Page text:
Chamber Music from a Continental Immigrant

Still life with Baroque music. © Charles Thibo

Some people associate music with colors, but I have now repeatedly made the experience of associating music with wood. Baroque music composed by Heinrich von Biber matches the wood of the larch, Marin Marais nicely fits with beach and Jacob Kirkman, a composer I recently discovered.. well, cherry wood came to my mind, the material our cupboard is made of. What kind of synaesthesia would that give? A xylesthesia? And no, I am not out of my mind, not yet. I may get there however.

Kirkman is the name of a family of keyboard makers who had settled down in England in the first half of the 18th century. Jacob Kirkman came from the Alsace region (France) and partnered in the 1730s with the London based harpsichord maker Hermann Tabel, a Dutch immigrant. Upon Tabel’s death, he took over the workshop. He had two nephews, Abraham and Jacob, and while Abraham joined him in his business, Jacob the younger set out to become a keyboard player. For some time Jacob played the organ at St. George’s, Hanover Square.

The younger Jacob Kirkman composed a number of pieces for the harpsichord and for harpsichord and violin. The German harpsichord player Medea Bindewald and the Dutch violinist Nicolette Moonen have retrieved the scores and recorded during fall 2016 some of these pieces. The two musicians had chosen the Finchcocks Musical Museum in Kent (UK) to record the pieces on historic instruments, one of them made by the composer’s uncle. Unfortunately the museum has closed as the property, a Georgian manor, is being sold.

The Kirkman album has just been released (see the trailer with samples) and it is beautiful. Kirkman’s music exudes a lot of warmth, hence my association with red-brown cherry wood perhaps, and his melodies float like a feather in the air. His pieces remind me of some of Biber’s Sonata Representativa (the one with the cuckoo)  that I have presented in an earlier post. Kirkman’s music is playful, joyful, pleasing to the ear, but not superficial. And the fact that this music has only been resurrected recently makes the listener part of a journey off the beaten track. If I would have to pick a favourite or two: Sonata I in A Major and Sonata II in F Major, Op. 8.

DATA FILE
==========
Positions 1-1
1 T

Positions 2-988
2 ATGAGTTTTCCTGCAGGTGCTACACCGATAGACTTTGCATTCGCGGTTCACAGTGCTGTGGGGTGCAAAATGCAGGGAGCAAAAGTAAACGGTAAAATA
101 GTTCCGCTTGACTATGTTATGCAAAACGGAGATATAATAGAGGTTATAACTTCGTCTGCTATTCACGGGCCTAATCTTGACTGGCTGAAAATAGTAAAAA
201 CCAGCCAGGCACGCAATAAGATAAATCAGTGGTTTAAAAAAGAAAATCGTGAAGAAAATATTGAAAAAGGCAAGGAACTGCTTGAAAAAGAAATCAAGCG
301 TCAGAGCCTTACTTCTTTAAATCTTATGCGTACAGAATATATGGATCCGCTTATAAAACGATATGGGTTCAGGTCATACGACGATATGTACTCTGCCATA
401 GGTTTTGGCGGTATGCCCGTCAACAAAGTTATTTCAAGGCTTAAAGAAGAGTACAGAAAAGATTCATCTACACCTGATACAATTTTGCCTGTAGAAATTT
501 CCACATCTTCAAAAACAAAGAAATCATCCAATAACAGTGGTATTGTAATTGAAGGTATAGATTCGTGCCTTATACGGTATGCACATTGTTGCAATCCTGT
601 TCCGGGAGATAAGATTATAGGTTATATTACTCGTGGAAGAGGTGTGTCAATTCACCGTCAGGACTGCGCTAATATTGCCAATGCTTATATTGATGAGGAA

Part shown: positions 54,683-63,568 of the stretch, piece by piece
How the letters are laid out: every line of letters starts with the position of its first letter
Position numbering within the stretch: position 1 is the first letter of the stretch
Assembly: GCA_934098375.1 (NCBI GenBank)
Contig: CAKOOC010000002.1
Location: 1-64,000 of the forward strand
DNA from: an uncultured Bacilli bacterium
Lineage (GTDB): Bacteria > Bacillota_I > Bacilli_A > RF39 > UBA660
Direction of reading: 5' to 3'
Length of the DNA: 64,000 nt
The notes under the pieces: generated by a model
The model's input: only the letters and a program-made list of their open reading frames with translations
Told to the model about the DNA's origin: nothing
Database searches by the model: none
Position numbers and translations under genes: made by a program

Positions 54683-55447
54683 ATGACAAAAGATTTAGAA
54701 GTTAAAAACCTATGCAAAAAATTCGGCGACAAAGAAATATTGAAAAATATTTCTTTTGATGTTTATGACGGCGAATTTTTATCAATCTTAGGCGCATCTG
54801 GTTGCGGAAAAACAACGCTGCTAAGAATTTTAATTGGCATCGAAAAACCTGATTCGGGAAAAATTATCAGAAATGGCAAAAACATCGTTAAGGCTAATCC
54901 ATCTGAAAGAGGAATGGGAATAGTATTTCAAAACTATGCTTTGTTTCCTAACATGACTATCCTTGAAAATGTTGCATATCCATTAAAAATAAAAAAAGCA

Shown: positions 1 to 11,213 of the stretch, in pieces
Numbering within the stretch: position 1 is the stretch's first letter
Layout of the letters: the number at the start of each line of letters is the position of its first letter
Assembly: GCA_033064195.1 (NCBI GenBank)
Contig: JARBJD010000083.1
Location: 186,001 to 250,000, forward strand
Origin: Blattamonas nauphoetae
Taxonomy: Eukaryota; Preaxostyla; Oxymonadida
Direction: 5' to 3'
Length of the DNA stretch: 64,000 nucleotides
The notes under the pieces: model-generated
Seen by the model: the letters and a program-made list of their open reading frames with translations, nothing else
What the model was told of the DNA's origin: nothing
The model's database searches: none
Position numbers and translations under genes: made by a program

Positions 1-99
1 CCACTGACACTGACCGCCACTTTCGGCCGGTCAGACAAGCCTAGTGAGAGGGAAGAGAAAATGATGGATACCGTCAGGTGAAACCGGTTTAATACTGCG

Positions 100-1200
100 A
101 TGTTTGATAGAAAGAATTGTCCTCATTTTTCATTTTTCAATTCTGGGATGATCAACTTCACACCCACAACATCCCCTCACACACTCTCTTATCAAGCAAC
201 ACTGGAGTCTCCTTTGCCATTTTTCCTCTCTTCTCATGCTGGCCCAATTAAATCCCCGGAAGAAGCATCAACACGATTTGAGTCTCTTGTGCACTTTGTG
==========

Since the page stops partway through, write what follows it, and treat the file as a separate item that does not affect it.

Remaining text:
This said, I was able to get in touch with Mrs. Bindewald through her fund-raising efforts and ask her a few questions about the her Kirkman CD Project. Tomorrow’s special post will feature an interview where the artist speaks about her efforts  to dig out Kirkman’s scores. She also reflects the relevance of Baroque music today and the challenge to produce a recording independently of the big labels.

© Charles Thibo

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de Chareli

Writer, photographer, piano student, music enthusiast. And a lot more. You are welcome to follow my blog.

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